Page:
We had a great manager that was both very technical and great with people. He moved to a different position and his position rolled to another person that wasn't as good in either area and she kept her hands off. Then we had a guy on the team take the position (the just get it done guy), but he found that it was a lot more work than he wanted to do and backed out of the position.

We've recently hired a guy that is supposed to be both team lead and hands on with the network, but he hasn't touched anything yet. And he hasn't had any one-on-ones yet. I think with the combination of all of this the team is kind of floundering in some ways.

acmtix
Level 13

I like a structured Agile approach.

Give me clear objectives, then i'll compromise with you and we will make a plan to get the job done.

Every day we will review those objectives and then decide whether our approach is working and if not we will review it and change it.

In a perfect scenario, I wouldn't have to wear more than one hat, but increasingly i'm being asked to project manage, develop, build, document and train.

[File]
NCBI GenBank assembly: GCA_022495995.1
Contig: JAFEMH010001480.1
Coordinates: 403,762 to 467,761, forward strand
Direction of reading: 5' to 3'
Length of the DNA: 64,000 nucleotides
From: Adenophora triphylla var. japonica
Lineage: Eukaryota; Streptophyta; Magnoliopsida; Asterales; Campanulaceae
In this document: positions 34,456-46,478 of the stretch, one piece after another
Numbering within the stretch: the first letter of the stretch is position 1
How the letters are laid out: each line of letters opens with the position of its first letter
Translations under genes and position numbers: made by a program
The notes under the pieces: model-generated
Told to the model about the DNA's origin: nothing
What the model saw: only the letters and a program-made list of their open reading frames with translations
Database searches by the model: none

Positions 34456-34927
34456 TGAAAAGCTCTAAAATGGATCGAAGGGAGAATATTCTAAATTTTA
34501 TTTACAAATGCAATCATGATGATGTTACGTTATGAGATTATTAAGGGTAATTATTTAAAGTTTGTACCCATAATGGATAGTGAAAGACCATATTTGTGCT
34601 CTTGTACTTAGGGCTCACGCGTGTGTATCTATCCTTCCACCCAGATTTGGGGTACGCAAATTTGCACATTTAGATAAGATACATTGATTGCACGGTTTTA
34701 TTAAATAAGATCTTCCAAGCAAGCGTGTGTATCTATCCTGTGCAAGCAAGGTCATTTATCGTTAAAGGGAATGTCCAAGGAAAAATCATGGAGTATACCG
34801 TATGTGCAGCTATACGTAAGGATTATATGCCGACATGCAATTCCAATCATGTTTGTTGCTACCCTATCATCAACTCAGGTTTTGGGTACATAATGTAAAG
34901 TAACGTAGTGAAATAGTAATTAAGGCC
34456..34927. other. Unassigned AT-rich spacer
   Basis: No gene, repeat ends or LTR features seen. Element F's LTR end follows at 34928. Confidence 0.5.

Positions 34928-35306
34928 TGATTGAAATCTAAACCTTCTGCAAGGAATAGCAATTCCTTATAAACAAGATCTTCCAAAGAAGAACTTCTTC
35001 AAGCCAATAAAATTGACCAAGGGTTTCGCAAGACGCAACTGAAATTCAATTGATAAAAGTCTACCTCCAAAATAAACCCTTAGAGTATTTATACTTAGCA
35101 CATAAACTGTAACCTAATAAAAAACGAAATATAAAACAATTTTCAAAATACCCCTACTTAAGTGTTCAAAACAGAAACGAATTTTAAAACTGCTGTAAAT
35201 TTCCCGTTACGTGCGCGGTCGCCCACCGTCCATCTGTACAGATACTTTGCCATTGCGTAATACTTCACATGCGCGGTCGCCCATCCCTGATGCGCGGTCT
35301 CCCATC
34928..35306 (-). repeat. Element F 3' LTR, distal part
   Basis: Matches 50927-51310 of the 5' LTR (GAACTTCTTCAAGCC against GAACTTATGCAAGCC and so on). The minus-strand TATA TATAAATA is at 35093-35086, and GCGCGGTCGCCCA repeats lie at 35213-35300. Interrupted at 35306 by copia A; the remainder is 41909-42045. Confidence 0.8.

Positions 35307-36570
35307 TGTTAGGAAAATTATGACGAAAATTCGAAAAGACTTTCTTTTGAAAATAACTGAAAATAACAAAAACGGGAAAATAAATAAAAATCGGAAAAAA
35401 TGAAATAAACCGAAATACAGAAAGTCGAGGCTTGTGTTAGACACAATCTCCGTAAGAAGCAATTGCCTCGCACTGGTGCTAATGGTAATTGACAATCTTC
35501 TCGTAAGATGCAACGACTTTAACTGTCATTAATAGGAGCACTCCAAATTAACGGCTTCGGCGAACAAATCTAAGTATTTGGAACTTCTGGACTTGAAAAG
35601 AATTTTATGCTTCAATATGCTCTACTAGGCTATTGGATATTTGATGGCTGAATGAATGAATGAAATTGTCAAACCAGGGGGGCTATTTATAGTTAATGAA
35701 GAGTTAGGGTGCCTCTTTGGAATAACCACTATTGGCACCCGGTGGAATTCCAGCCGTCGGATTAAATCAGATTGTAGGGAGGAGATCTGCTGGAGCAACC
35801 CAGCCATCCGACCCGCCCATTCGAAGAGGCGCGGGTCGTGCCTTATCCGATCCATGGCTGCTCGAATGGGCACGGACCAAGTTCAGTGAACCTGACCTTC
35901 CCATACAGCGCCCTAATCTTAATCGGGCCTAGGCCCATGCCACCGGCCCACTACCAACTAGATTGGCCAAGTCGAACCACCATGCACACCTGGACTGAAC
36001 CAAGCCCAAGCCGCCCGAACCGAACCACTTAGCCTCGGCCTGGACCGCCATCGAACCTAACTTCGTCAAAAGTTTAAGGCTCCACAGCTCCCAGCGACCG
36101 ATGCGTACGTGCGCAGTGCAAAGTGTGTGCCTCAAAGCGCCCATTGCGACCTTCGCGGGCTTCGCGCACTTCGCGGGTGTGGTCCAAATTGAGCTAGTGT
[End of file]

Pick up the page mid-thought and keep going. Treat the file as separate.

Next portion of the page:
The best techies are flexible, willing to learn new skills and enthusiastic. Structured approaches and technical skills can be taught later on.

The worst technical people i've encountered so far have been developers, closed to change, inflexible and difficult to negotiate with.

With a little smile and a good sense of humour anything can be achieved.

mcam
Level 14

that does sound like a nightmare

Thankfully we don't have to monitor something we don't control

byrona
Level 21

I spend part of my time in InfoSec and the other part in managing our monitoring systems so I spent a lot of time pointing out issues that I personally am not responsible for resolving.  It's incredibly frustrating pointing these out only to watch others not really care and avoid spending any time to resolve them.

vinay.by
Level 16

Good article

ecklerwr1
Level 19